Yesterday's session was only half a day. Court adjourned at 12:45 p.m. to resume on Monday morning. The defense (TEC and ECSC) continued its witnesses with two, the Rt. Rev. Clifton Daniel III, and Patricia Neumann. Daniel spoke a long time about the organizational structure of the Episcopal Church, particularly the relationship between the national Church and its dioceses. When a diocese joins TEC it is required to accede to the Constitution and Canons of the Episcopal Church. The central governing body of the Church is the General Convention. In order for a bishop to have authority in any one diocese, the majority of the bishops and standing committees of the whole Church must agree to recognize that bishop. A bishop gets his or her authority from the Church as a whole, not from a single diocese. Therefore, dioceses cannot exist outside the constitutional structure of the Church. The only way a diocese can leave the Church is by resolution of the General Convention. On cross-examination Daniel pointed out that the Constitution and Canons of the Episcopal Church do not have a provision forbidding a diocese from leaving the Church, but such a rule is implied in the whole process. Neumann was another witness for a local parish. She described her experiences in Trinity Church on Edisto Island.

The main issue of the day was the treatment of some 2,000 pages of documents that the Church lawyers are trying to get into the record of the trial proceedings. The independent diocesan lawyers are trying to block as many as possible. The judge, perhaps reconsidering her injudicious outbursts against the Church lawyers of the day before, seemed to lean to the Church side when she asked those lawyers to bring in witnesses who could explain the documents to her, particularly on what they mean for the relationship of the national Church and the diocese. 

This seemed to be the best day for the Church side. Daniel was an important witness and apparently bolstered the Church lawyers' case. It should be recalled that outside of Bishop Andrew Waldo of Upper North Carolina, no bishop tried harder to make peace and reconciliation with Mark Lawrence before the schism than did Daniel, who was then the bishop of eastern North Carolina. He was the lead consecrator for the installation of Lawrence as bishop in January of 2008. As the head of Province IV, the southeastern U.S., he tried to work with Lawrence on settling down issues. When Lawrence defiantly rejected the Dennis Canon and issued the quit claim deeds, it was Daniel who led a delegation of neighboring bishops to go to Charleston in December of 2011 to try to reconcile this most provocative action. Lawrence, and the standing committee behind him, completely rebuffed the bishops' pleas and dismissed any idea of changing policy.

The independent diocesan lawyers are trying to make the issues 1-that the diocese existed before the Episcopal Church and did not surrender its sovereignty to the Church and 2-the diocese had the right to leave the Church because the Constitution and Canons of the Episcopal Church have no provision against it.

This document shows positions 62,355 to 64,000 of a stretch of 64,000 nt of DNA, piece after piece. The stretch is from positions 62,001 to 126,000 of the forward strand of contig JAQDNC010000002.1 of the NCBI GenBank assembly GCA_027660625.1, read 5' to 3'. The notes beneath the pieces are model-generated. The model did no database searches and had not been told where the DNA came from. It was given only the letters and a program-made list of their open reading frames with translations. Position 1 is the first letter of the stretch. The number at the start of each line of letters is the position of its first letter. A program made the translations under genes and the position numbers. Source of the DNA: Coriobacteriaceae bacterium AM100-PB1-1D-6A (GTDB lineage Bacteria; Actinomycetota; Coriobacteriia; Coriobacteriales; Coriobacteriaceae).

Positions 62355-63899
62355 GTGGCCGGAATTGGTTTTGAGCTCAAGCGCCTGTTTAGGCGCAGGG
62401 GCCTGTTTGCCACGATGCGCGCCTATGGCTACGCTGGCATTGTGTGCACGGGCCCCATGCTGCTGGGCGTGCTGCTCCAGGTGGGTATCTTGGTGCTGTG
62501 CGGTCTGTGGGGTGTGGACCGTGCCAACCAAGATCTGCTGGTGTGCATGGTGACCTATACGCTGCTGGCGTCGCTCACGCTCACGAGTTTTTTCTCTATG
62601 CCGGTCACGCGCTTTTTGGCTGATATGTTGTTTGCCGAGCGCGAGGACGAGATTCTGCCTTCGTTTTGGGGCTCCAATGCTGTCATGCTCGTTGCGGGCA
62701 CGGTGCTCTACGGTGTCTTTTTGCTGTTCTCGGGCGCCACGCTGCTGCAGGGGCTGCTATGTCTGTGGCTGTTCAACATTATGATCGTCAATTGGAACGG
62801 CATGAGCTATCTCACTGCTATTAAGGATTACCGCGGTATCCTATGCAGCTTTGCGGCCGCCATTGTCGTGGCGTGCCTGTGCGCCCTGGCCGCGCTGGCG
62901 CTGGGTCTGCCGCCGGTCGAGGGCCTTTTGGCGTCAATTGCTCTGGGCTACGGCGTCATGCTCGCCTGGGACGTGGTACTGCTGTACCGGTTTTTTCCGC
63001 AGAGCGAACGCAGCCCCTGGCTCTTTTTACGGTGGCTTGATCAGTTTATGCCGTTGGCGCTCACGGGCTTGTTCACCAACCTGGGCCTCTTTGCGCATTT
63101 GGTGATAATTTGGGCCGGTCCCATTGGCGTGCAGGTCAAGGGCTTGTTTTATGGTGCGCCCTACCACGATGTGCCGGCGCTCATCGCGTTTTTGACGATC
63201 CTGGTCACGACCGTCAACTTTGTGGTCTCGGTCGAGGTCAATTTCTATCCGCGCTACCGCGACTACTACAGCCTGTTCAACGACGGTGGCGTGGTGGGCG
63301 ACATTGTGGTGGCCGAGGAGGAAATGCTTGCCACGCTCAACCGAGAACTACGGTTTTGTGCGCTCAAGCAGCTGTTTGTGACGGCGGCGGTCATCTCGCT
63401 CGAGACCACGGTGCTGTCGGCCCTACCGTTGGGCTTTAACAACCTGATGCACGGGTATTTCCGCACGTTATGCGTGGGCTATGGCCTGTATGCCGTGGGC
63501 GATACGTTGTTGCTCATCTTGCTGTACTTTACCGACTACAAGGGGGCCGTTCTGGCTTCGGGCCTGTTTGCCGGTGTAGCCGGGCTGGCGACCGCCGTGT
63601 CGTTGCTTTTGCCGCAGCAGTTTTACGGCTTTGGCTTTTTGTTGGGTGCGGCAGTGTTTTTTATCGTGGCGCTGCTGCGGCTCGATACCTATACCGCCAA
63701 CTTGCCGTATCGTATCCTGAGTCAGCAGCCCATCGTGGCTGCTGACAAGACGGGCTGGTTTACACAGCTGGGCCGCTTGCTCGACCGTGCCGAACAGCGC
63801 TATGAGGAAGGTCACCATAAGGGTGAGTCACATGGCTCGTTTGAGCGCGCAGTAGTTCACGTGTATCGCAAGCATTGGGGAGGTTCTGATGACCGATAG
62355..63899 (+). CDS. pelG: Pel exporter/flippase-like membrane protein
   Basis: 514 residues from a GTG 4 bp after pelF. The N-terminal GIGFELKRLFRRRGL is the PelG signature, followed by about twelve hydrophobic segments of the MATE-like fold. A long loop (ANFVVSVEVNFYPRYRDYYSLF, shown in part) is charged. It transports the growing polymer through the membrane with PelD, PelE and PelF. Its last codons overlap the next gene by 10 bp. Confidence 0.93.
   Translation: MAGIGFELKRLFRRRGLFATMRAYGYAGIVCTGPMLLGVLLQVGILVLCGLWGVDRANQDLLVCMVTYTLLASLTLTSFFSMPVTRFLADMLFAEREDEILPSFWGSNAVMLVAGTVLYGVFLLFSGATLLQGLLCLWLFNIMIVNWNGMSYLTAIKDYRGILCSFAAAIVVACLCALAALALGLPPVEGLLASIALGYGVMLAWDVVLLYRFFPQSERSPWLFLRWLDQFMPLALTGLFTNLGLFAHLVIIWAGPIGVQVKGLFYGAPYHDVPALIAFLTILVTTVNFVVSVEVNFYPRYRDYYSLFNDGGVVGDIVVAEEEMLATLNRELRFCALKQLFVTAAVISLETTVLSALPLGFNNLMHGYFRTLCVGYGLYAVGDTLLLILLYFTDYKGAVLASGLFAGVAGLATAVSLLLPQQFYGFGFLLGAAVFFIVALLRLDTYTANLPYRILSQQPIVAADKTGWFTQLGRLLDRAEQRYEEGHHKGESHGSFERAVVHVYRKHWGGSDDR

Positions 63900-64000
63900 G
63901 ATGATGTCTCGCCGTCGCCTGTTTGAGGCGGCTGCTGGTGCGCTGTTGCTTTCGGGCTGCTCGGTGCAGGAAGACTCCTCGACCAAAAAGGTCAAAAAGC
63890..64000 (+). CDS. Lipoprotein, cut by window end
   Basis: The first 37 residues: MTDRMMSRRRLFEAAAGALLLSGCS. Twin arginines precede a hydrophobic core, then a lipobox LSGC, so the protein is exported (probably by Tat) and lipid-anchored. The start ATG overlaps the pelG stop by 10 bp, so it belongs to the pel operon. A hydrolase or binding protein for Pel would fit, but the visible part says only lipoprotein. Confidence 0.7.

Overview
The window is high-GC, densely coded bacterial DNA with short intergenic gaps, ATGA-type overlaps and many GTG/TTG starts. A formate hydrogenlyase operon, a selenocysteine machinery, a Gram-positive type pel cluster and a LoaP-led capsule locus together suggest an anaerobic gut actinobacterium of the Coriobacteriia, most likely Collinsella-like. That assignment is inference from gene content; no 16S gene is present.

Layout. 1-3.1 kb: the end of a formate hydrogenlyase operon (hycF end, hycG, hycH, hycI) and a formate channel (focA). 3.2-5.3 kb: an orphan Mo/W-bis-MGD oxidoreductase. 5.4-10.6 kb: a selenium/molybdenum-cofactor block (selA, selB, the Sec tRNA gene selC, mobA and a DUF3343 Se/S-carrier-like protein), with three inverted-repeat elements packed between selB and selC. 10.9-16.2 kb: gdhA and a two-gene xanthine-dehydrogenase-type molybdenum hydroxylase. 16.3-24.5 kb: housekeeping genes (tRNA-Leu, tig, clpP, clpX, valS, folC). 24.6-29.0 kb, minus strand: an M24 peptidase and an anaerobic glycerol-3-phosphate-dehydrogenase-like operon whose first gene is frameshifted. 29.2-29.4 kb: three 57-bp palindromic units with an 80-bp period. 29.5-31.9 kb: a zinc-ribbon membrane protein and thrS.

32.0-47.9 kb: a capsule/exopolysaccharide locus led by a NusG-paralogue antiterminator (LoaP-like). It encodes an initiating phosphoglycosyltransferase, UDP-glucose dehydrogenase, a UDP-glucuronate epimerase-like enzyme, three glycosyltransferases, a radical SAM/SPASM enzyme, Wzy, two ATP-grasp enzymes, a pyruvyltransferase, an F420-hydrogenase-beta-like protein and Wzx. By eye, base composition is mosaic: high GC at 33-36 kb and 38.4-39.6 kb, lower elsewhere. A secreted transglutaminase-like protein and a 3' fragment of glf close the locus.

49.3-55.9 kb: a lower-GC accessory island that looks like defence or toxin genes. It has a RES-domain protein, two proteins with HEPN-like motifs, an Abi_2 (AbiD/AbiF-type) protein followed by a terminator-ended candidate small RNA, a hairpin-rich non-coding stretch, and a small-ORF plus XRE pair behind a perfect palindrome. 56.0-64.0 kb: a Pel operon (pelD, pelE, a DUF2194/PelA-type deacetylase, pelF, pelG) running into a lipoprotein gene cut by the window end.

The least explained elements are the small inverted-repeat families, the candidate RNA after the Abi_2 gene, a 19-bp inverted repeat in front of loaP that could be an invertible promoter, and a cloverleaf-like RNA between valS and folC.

A basic problem is how one defines the term "accession." The Diocese of South Carolina acceded to the C and C of the Episcopal Church until its purported secession in 2012. I define "accession" as acceptance of. The diocese accepted the C and C in its totality. In so doing it had to accept the ultimate sovereignty of the Church. In doing this, the diocese could not remain a separate, independent, self-governing entity. That would be a contradictory impossibility.

As for the idea that a diocese can leave because there is no provision against it, one should also consider the same in the U.S. Constitution. There is no provision in the U.S. Constitution that forbids a state from seceding from the union. Can a state secede? Well, we have been over that. Of all people, the citizens of South Carolina ought to be able to answer that. They tried it and suffered a calamity. South Carolina lost more than any other Confederate state. One quarter of all men in SC between the ages of 18 and 35 were either killed or wounded, the highest casualty rate of any southern state. Her cities were reduced to ashes. Her economy collapsed. The state has never really recovered. Of course, it is implicit in accepting a higher authority that one becomes subject that that authority. It does not have to be spelled out in specific terms in the constitution because it is the constitution. The people who wrote the constitution could not possibly have foreseen every imaginable exigency. That is why they set up courts to interpret the constitution and the law by reading into them what is not explicit.

Friday, July 18, 2014


By Ronald J. Caldwell, PhD, Professor of History, Emeritus

Yesterday, July 17, was the eighth day of the trial. And, once again we have three accounts from our longsuffering reporters Steve Skardon (www.scepiscopalians.com), Holly Behre (www.episcopalchurchsc.org), and (Jan Pringle?) the independent diocese (www.diosc.com). First, thanks to Jan or whoever at the independent diocese for giving us more substantial detail and less spin--and thanks for dropping off the last two propaganda points from the daily report. We started with four, now down to none. We are moving in the right direction. So once again, a big thank you to our three sets of eyes and ears in Saint George; and keep up the good work.